Until the 19th century, it was assumed all swans were white. That is, until the discovery of black swans in Australia. Suddenly, black swans turned up everywhere, unsettling people’s expectations and what they knew to be the “truth”. The term “black swan” as gone on to become synonymous with things that are held to be true, that simply are not true.
And here’s the thing about the truth, when it comes to money, personal finance and building wealth –the truth is like poetry. And we know what most people think about poetry – they hate it.
One of the most common traits among the successful though, is that they love the truth. And one of the most common traits of the mediocre is that they just like the truth.
Let me explain…
When someone just “likes the truth” regarding their finances, they’re not committed to them. They embrace the truth when it is favorable and then deny it when it’s not. When an inconvenient truth arises, these people seek convenient excuses such as “the economy is rigged” as the reason they are not wealthy yet. It is disquieting for them to think they have made bad choices with their money, so they close off options and shut down self-critical reasoning, critical reasoning such as “if the economy is rigged, how is it that so many people are becoming newly rich?”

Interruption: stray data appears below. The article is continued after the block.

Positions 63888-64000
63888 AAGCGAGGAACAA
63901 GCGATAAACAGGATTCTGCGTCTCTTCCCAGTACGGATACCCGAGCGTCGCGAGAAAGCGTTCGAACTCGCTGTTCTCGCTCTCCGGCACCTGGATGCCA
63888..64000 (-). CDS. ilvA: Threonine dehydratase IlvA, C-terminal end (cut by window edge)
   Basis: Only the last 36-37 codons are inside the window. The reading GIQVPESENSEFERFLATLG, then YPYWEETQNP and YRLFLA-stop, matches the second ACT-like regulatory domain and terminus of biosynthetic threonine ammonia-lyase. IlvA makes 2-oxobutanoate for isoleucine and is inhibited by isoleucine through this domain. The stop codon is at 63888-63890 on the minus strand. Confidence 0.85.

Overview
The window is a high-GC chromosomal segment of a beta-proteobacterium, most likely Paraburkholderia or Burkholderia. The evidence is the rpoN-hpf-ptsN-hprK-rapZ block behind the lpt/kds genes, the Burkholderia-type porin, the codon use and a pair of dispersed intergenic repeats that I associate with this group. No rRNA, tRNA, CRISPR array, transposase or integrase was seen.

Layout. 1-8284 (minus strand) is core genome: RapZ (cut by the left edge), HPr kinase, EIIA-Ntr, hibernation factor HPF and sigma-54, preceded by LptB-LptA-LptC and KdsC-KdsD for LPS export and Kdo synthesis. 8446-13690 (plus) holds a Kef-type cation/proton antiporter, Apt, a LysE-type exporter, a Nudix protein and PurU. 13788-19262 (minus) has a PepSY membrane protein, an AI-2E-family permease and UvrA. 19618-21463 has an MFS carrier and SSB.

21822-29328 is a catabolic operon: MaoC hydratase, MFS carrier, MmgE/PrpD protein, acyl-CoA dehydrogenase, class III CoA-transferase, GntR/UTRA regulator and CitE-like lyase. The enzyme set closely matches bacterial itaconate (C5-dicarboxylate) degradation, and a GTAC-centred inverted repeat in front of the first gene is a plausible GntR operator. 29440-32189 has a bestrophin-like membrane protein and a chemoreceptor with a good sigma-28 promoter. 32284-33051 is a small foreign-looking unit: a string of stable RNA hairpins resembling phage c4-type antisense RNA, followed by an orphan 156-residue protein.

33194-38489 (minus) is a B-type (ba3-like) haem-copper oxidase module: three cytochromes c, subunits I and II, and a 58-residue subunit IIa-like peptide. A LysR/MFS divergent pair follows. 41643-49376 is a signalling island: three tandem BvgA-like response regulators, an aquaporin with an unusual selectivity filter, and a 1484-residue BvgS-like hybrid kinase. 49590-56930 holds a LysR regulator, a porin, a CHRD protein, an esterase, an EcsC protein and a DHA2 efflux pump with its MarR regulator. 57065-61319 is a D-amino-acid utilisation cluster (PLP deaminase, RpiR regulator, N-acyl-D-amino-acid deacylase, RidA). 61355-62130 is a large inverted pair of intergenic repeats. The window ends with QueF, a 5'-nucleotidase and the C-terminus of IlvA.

You see, that’s a question of enlightenment and when you love the truth you’ll ask questions of yourself like that. Questions that seek to get to the real meaning behind what is occurring with your finances. Questions that seek to understand. Questions that seek to get it right, not just those that find a way to look right.
Is the truth always pleasant? No, it’s not. But if you’re goal is to only hear pleasant things, then get comfortable with the idea of having a mediocre life. The foundation of success is the truth – truthfully assessing where things are and how they got there. Only when you know the truth can you change it.
There’s No Secret Pile Of Money
What’s not true is that there’s some secret pile of money that only a select few have access to. What’s not true is that the average person can’t do well in the stock market. What’s not true is that becoming financially free is only available to a chosen few.
And what is true?